Posted: 2:57 pm Tuesday, March 10th, 2015
By Jamie Dupree
After an outcry from gun rights supporters, the Obama Administration on Tuesday dropped a plan that re-classify certain armor-piercing bullets in order to ban their sale, as the feds say they will “further evaluate the issues” that spurred thousands of complaints.
“You spoke, we listened,” the Bureau of Alcohol, Tobacco and Firearms said on Twitter.
— ATF HQ (@ATFHQ) March 10, 2015
In a written statement, the ATF said more than 80,000 comments have been received – their plan is to make all of those publicly available.
In Congress, the reaction among Republicans was a big thumbs up, as they had made clear their opposition to ATF officials.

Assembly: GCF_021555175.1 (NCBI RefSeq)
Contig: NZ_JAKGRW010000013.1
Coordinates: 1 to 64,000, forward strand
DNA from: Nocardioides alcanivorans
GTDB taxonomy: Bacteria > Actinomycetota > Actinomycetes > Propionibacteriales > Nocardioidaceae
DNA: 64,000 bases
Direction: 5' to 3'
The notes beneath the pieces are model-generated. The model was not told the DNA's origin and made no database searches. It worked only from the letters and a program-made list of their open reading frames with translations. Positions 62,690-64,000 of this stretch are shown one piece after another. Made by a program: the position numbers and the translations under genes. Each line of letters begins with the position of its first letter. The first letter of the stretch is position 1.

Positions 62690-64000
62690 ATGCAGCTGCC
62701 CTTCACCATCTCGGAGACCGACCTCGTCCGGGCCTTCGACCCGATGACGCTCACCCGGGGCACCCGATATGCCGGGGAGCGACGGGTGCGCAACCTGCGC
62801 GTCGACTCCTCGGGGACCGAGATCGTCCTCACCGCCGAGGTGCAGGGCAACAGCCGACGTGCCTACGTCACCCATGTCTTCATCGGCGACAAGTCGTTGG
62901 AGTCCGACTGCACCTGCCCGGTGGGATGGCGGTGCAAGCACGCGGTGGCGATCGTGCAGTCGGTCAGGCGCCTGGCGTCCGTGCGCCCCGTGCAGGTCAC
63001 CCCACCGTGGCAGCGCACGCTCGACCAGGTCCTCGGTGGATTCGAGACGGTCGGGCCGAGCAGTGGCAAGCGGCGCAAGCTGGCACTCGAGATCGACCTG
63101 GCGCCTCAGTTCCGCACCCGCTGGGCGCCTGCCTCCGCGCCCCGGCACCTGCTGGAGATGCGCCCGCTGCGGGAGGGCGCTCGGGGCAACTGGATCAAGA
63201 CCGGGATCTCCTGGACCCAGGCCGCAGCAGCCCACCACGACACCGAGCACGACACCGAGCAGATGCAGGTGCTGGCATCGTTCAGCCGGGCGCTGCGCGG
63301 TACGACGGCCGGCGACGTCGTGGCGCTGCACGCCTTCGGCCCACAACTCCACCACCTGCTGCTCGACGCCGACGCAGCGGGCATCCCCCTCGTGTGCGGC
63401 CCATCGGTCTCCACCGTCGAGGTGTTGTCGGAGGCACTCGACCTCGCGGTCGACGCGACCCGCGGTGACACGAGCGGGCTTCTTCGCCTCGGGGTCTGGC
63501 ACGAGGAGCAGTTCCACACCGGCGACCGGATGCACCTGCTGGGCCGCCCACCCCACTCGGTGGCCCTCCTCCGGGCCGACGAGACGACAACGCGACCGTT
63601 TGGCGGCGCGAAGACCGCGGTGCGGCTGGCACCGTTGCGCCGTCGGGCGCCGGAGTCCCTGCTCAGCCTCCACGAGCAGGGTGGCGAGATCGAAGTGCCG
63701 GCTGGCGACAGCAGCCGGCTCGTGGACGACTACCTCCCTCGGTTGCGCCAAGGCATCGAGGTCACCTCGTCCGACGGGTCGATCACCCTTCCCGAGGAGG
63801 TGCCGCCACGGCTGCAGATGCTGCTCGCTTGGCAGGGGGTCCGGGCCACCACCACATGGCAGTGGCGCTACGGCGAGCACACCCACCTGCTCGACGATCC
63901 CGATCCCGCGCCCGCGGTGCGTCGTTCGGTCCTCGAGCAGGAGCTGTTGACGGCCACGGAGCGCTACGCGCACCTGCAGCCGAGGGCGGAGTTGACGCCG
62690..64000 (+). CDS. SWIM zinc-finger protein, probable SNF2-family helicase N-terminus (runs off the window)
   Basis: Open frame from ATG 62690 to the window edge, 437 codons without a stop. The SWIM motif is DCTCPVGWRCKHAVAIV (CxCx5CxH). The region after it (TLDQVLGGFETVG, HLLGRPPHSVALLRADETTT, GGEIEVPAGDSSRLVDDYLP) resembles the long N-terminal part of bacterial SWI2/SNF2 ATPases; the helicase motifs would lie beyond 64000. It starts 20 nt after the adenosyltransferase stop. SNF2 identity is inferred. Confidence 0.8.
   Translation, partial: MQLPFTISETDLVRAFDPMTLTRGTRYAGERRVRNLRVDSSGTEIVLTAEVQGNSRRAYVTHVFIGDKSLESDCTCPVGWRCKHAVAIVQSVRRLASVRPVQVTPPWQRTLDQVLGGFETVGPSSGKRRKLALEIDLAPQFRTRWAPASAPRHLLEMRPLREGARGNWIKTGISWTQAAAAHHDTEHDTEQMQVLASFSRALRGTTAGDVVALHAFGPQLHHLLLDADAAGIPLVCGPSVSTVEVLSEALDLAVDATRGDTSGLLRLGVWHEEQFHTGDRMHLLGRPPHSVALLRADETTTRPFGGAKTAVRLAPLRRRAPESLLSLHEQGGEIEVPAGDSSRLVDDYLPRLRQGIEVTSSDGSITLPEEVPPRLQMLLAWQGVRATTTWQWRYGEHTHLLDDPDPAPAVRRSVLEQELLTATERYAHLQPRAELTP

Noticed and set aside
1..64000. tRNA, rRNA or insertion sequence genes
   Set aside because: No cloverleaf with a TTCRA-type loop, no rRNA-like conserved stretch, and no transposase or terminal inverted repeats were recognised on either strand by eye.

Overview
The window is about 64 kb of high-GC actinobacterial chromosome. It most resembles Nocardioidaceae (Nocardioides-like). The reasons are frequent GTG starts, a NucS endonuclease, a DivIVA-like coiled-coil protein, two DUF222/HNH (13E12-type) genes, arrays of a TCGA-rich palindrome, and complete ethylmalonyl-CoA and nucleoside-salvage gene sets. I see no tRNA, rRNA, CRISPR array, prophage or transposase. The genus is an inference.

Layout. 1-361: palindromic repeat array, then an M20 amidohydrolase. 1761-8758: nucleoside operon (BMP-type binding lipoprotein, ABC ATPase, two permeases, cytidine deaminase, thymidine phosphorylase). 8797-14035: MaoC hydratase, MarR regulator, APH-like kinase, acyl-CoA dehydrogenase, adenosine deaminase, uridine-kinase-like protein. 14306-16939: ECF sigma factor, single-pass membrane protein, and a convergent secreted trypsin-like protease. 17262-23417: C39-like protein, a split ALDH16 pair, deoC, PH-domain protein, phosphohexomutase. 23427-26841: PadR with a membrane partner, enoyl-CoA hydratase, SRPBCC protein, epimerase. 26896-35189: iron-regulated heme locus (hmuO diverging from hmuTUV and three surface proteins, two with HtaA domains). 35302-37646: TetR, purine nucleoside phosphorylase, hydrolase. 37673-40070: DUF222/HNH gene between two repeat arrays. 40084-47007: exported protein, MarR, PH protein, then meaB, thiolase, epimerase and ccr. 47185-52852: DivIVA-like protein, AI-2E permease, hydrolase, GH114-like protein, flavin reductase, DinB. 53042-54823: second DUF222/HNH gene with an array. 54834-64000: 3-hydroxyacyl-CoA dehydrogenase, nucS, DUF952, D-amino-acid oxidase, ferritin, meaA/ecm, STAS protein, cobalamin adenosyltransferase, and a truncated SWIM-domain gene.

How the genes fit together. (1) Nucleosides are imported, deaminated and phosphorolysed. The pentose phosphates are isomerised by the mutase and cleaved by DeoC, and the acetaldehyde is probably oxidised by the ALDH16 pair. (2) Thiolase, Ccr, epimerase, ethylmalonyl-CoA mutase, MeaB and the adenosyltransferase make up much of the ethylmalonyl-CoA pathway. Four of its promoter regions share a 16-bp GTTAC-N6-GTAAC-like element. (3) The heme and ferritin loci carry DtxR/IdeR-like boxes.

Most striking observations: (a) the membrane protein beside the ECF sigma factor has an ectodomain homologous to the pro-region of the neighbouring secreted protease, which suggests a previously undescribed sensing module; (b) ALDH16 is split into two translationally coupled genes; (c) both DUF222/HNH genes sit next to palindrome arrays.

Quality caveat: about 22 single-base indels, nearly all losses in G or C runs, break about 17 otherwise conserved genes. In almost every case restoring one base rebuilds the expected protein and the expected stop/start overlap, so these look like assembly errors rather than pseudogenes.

— Douglas Collins (@Douglas_Collins) March 10, 2015
“Good news for the 2nd Amendment,” tweeted Speaker John Boehner.
The original plan was to outlaw some types of armor-piercing bullets that were 5.56 mm or .223 caliber rounds; backers said if used with a handgun, they could penetrate bullet proof vests often worn by police officers.
But the ATF said the comments from the public and lawmakers were overwhelmingly critical, as more than half of the U.S. Senate lodged their objections.
“ATF’s original proposal to short-circuit the exemption and limit access to rifle ammunition was an affront to the Second Amendment to the Constitution, and it was met with stiff rebuke,” said Sen. Charles Grassley (R-IA).
About the Author
Jamie Dupree is the Radio News Director of the Washington Bureau of the Cox Media Group and writes the Washington Insider blog. A native of Washington, D.C., Jamie has covered Congress and politics in the nation’s capital since the Reagan Administration, and has been reporting for Cox since 1989.